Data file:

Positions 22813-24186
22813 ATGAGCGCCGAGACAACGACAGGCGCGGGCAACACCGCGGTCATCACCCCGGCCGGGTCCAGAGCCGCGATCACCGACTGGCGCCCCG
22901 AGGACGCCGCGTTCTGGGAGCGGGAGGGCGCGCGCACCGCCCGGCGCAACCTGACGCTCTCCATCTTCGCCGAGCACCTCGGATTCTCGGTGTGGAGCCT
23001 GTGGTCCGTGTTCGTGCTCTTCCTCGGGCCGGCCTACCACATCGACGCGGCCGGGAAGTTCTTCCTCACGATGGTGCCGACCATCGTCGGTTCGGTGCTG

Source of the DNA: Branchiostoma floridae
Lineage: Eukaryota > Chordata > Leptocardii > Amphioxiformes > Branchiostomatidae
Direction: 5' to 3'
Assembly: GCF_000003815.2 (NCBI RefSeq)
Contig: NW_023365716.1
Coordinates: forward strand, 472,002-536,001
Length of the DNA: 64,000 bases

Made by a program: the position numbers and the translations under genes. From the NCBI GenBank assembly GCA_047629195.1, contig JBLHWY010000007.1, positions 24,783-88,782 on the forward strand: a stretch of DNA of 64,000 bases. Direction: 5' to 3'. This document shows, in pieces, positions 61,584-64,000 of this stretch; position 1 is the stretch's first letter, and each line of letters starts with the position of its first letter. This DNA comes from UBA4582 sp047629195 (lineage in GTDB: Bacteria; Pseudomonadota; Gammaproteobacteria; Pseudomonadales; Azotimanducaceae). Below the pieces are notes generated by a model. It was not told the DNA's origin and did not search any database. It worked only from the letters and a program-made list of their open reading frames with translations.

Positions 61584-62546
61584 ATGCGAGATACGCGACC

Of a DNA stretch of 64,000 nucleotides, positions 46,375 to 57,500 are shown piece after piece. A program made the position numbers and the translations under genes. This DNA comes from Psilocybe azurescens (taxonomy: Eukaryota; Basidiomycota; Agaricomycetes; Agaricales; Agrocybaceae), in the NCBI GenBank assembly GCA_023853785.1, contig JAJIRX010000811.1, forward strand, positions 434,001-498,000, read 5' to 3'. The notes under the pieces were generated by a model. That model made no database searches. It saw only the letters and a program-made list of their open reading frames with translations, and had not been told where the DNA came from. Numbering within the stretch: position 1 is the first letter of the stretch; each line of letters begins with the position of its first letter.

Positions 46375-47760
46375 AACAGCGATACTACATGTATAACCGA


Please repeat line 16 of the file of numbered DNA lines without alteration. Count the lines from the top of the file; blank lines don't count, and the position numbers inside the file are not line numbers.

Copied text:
Positions 46375-47760